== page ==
About WNPS
Contact WNPS
Online Store
Visit our Blog

Invasive Species
Plant Lists

Local Chapters
Field Trips
Plant Sales

Photo Gallery

Starflower Resources
Education Resources
Native Plants

WNPS Stewards


The Wenatchee Valley Chapter

Chapter Information


Check out the great offerings below. Be sure to RSVP if required. You don't want to miss out!  



Description and Details


 New Date!

June 24, Saturday 8:30 to 4:30 

Ann Fink and Joan Frazee

Chumstick Mountain

Join Joan Frazee and Ann Fink in exploring a high elevation (5500 feet) dry alpine environment on a mountain almost outside our backdoors.  Chumstick Mountain is an old fire lookout site with views all around.  This is a great place to see a selection of buckwheats and Calitryipidium umbellatum (Pussy Paws) and an assortment of over 20 plants in the Asteraceae family.  We will walk about 1.5 miles on a rough road bed and explore on some steeper, uneven ground. Wear appropriate footwear and be prepared for wind and cooler weather.  Bring a lunch.  This trip requires 12 or more miles on dirt roads and is highly dependent on road conditions!  RSVP by contacting Ann Fink at (northfork@nwi.net) or (509 548-4137). Limit 12.

June 8, Thursday 8:30 to 6:00

Cindy Luskus




This all day hike has it all!  The views are amazing and we will travel through several ecosystems.  We will gain 1900 ft. of elevation in 3.5 miles (7 miles round trip), but, at a leisurely pace to accommodate the numerous flower distractions along the way. The trail climbs through forest and then along an exposed serpentine ridge (1.8 miles).  The trail then traverses long switchbacks to a 5489 foot knoll. We will see many lovely forest plants, including endemics such as Wenatchee lomatium (Lomatium cuspidatum)  and Cryptantha thompsonii.  Bring a pack with lunch, water and gear appropriate to the mountains and any possible changes in weather.  Good hiking boots are essential and poles are recommended. Flower guide books will be well used.

Meet at the Penny Road Park and Ride at 8:30am. We will pick up Leavenworth area folks at the Big Y Park and Ride at 9:15am before continuing south on Highway 97 to Forest Service Road 9714 and a bumpy 3.5 mile ride to the trailhead. Plan on being back at the respective Park and Rides at 5:30pm and 6:00pm.  To join this trip, contact Cindy Luksus at cluksus@nwi.net or (509) 888-0245.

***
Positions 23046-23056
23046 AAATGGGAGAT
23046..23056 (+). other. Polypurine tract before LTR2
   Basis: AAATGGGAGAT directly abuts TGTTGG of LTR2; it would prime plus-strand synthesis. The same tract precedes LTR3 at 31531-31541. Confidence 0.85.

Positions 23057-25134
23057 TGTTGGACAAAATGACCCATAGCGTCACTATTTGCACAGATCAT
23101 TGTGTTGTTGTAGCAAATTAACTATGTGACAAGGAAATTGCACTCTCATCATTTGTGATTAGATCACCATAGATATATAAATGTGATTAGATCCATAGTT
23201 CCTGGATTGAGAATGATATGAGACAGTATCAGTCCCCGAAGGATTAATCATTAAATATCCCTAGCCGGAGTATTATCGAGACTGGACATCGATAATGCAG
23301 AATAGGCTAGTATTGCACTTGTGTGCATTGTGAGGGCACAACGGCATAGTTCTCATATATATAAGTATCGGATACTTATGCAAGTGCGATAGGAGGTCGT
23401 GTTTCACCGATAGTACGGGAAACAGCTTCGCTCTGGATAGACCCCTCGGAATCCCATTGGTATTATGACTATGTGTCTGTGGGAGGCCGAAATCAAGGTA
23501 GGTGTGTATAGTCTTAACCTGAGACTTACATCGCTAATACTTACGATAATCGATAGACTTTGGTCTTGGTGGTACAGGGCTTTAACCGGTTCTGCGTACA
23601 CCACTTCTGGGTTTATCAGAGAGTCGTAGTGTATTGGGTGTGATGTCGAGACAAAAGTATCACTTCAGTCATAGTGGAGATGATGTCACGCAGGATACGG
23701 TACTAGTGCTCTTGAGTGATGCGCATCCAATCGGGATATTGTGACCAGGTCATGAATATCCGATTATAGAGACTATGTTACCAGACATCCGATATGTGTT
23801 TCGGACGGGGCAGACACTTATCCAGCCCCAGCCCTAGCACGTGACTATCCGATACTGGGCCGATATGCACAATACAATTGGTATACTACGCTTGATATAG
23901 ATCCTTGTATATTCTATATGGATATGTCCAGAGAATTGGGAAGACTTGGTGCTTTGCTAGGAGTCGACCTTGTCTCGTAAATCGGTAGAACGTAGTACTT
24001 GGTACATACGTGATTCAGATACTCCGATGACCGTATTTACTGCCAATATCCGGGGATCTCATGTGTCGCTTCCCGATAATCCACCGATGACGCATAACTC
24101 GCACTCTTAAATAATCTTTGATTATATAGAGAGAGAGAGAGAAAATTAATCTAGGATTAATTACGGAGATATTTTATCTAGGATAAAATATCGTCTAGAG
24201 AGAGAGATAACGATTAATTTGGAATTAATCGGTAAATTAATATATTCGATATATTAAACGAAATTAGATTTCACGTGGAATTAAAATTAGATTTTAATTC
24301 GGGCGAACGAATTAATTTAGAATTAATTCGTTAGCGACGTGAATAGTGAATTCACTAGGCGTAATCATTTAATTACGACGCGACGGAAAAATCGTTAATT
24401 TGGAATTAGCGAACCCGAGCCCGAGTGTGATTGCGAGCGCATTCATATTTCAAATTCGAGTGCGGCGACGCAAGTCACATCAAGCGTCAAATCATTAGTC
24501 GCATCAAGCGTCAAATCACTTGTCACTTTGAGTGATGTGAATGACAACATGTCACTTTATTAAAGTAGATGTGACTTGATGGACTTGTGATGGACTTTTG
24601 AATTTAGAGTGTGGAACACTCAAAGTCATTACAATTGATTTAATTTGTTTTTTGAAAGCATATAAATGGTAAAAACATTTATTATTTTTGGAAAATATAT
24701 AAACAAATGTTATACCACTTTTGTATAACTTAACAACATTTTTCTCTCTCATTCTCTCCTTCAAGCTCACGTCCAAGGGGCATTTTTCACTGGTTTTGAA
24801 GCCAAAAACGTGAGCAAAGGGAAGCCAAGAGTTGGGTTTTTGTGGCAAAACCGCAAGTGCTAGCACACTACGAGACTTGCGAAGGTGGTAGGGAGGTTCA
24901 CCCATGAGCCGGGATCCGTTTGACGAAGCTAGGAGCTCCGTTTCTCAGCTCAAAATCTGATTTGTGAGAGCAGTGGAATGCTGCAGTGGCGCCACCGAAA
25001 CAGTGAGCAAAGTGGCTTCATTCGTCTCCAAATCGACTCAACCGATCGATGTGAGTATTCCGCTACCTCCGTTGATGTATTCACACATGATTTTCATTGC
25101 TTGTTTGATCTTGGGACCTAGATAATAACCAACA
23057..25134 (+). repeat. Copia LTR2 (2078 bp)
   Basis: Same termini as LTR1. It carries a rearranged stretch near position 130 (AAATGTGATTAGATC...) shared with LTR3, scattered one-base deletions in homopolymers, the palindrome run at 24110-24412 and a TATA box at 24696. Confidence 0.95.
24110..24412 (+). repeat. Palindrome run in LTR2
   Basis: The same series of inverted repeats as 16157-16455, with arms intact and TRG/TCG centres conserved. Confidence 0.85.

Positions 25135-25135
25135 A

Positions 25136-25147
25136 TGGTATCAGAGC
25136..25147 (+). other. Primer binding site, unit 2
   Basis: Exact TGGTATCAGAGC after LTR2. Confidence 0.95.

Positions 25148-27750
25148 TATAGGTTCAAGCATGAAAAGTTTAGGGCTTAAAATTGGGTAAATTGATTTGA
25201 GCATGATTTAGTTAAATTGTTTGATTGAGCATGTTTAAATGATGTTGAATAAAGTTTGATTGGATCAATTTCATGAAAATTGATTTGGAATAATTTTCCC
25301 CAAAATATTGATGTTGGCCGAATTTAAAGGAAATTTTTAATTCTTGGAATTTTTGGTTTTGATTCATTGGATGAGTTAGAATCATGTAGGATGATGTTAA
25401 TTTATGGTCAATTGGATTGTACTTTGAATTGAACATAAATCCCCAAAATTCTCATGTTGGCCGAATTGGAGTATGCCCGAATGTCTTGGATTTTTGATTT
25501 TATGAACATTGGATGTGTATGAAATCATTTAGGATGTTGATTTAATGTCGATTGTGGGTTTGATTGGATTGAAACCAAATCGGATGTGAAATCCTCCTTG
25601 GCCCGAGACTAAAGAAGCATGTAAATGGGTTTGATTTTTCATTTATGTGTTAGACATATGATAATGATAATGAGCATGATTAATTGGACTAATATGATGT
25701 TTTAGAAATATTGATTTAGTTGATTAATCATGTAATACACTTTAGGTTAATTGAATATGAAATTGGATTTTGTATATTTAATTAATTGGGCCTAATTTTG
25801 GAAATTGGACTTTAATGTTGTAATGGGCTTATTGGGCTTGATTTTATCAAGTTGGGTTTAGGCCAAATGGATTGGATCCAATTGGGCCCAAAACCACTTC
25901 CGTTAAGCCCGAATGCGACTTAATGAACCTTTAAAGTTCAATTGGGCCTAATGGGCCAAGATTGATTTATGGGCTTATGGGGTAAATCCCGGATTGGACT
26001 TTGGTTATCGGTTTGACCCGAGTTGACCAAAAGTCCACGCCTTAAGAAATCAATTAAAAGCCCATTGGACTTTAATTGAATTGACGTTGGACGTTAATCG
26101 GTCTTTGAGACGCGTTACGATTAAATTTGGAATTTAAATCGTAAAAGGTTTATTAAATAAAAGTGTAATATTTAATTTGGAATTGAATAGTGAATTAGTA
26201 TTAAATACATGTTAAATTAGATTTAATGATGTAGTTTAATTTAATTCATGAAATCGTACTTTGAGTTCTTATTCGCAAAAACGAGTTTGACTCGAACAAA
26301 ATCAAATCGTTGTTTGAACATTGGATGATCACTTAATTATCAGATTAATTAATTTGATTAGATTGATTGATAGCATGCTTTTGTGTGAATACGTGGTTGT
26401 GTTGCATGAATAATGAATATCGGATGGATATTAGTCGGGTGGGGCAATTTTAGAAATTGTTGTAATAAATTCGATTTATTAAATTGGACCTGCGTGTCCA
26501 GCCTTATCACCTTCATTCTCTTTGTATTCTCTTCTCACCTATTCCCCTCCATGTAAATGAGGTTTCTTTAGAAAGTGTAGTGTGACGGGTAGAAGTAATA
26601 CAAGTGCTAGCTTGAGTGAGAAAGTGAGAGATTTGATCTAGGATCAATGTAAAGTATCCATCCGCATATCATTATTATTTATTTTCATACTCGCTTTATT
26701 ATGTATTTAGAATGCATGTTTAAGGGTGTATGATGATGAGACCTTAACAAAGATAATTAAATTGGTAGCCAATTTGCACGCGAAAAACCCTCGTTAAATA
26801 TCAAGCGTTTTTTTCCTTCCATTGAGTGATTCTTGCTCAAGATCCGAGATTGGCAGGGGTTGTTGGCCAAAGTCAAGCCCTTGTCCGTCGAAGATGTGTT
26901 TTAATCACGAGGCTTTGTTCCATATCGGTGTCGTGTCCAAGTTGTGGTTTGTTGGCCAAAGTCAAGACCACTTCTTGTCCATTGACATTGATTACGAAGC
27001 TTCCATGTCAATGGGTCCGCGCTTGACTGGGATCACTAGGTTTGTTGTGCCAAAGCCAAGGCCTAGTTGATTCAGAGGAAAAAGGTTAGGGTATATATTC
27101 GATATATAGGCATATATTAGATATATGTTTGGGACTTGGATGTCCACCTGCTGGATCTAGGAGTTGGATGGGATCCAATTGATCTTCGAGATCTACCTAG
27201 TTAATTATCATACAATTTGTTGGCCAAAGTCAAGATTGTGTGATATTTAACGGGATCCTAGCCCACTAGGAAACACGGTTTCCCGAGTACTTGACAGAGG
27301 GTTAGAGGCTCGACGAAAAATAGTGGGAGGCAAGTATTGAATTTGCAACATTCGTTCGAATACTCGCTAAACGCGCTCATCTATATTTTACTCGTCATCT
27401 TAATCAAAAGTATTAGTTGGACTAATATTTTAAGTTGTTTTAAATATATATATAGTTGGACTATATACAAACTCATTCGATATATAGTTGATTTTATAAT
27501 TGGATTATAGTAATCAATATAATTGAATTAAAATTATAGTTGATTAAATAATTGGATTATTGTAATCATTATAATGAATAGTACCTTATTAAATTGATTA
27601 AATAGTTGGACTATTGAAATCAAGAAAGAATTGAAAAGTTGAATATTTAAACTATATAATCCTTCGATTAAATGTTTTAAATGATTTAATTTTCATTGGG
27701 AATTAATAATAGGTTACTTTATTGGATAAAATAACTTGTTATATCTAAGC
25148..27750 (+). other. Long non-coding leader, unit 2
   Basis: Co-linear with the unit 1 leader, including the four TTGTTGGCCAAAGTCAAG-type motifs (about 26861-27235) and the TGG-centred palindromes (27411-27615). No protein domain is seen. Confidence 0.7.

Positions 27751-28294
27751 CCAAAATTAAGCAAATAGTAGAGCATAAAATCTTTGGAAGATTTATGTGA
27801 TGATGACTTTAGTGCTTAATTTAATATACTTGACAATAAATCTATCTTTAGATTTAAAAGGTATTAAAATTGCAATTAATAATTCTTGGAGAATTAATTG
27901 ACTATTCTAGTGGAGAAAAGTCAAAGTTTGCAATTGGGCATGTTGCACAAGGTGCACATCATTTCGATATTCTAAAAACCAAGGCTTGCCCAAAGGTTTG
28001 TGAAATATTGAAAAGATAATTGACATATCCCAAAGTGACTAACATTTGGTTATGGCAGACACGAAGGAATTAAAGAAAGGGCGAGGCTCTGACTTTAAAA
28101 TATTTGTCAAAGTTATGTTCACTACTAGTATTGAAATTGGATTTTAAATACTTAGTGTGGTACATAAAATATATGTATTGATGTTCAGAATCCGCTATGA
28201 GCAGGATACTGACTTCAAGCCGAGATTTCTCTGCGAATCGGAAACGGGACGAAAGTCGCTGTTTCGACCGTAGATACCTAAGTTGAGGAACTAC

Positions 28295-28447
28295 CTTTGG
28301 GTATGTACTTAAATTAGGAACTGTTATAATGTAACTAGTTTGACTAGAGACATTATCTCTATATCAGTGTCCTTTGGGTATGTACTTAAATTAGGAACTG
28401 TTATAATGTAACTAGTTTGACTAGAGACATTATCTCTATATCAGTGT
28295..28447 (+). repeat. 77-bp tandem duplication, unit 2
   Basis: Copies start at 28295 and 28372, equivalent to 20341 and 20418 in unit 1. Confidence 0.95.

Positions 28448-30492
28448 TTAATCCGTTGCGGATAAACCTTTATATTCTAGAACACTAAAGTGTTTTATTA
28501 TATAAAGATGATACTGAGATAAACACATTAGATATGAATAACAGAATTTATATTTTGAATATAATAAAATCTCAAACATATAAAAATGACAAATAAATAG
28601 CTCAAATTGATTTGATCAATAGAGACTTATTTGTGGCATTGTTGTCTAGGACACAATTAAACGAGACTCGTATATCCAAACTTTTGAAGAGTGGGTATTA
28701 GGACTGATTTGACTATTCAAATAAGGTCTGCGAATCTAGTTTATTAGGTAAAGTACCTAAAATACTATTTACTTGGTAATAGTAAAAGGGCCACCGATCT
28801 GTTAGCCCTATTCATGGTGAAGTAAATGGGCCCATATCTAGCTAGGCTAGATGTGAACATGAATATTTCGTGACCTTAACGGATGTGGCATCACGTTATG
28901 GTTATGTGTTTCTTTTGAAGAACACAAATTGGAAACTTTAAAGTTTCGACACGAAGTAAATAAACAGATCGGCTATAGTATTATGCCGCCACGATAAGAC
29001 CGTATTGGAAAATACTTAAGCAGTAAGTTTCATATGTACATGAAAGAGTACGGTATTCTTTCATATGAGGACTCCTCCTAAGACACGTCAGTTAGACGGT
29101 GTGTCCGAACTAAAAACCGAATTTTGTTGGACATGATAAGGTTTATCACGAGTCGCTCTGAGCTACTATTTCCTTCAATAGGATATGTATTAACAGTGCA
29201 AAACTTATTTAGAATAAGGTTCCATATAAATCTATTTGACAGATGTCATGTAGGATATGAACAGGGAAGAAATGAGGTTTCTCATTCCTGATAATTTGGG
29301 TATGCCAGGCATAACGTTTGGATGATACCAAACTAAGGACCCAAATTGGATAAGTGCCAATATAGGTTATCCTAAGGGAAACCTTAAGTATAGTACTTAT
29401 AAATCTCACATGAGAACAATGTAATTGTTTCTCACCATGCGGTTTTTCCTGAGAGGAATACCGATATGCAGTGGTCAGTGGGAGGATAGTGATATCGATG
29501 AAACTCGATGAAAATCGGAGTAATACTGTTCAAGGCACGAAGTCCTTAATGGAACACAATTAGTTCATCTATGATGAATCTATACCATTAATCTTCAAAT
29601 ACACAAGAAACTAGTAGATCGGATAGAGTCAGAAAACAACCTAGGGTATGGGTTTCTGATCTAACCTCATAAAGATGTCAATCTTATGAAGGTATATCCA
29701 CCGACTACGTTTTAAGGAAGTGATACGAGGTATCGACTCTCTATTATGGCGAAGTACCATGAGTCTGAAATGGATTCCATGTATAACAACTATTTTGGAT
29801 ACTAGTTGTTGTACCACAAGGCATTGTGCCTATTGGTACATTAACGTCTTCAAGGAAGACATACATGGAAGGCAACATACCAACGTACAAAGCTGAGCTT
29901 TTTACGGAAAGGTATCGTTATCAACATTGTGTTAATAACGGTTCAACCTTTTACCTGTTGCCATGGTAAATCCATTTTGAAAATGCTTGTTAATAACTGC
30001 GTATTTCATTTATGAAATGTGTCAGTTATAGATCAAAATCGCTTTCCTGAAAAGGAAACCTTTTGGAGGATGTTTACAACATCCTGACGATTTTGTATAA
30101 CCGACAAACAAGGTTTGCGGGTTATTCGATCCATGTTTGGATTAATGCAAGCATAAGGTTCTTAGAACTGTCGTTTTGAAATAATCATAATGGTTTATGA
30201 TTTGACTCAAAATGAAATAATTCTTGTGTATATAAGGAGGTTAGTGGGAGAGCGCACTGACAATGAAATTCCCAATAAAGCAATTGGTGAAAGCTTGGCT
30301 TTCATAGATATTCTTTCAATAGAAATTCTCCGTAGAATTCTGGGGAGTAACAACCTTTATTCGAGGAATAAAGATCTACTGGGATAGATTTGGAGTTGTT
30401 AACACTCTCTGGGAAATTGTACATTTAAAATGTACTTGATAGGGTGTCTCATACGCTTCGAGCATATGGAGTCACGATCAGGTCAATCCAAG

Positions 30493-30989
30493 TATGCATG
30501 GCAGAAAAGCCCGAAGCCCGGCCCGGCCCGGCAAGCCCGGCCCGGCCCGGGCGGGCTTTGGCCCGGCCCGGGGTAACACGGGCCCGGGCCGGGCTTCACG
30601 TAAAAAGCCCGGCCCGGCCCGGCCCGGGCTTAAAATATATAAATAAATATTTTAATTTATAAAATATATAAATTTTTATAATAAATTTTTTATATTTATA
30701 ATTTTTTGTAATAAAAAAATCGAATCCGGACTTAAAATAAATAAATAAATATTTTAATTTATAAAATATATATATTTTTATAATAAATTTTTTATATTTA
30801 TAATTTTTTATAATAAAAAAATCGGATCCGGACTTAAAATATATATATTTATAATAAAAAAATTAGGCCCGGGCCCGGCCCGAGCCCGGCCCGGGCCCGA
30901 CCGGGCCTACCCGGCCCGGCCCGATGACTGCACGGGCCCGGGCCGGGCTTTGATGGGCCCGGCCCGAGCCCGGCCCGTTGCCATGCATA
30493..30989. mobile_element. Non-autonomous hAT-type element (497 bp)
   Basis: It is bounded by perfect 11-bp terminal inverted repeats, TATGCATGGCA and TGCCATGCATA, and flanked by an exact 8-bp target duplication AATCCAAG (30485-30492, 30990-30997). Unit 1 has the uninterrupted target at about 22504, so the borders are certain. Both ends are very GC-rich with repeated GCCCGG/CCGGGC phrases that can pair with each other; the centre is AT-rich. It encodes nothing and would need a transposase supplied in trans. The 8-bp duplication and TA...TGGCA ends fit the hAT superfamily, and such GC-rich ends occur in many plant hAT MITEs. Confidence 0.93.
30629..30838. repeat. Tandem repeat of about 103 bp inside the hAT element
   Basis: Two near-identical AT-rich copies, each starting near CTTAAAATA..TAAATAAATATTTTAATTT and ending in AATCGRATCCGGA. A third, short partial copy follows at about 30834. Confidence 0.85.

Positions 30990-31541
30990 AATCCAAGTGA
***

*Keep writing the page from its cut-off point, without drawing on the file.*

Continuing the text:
June 9, Friday

9:00 am

Keyna Burger

Camas Meadows

Join Keyna Bugner, DNR Natural Areas assistant ecologist in exploring the unique geomorphology and wildflowers of Camas Meadows. We should see a nice collection of flowers in the meadow including mule’s ear (Wyehia amplexicaulis) and silky lupine (Lupinus sericeus).  If time allows, we can walk an old road where we will find a few different types of buckwheat. Wear hiking boots, bring water, lunch and dress for the weather. Meet at the Park and Ride at the junction of Highway 2 and Highway 97 at 9:00 AM. We will be joined by members of the WNPS Kittitas Chapter, so there is a limit of 10 Wenatchee Chapter participants.  Sign up by contacting Ann Fink at (northfork@nwi.net) or (509 548-4137). 

Saturday, June 17 9:00 to 3:00 Joan Frazee 

Chiwaukum Creek 

Take a walk up Chiwaukum Creek with Joan Frazee, retired US Forest Service botanist.  Nearly 200 vascular plant species have been recorded in the first three miles of the trail.  We will find sufficient floral diversity to saturate our neural resources and test our botanical savvy.  Plan to walk six miles round trip, and we will go further if the group is so inclined.  Meet at the Chiwaukum Creek trailhead at 0900 Saturday June 17.  Chiwaukum Creek trailhead is accessed from Highway 2, west of Leavenworth, a couple miles beyond the bridge crossing the Wenatchee River at north end of Tumwater Canyon.  Group size is limited to 12 participants so RSVP required to je_frazee@hotmail.com [Note that there is an underscore character in Joan's email address, or click on the address to automatically launch an email with the address filled in.] Or call 541-801-5513.  Bring lunch, water, rain gear, and be prepared to explore for about 6 hours.  We will plan on being back to trailhead by 3:00 pm or so.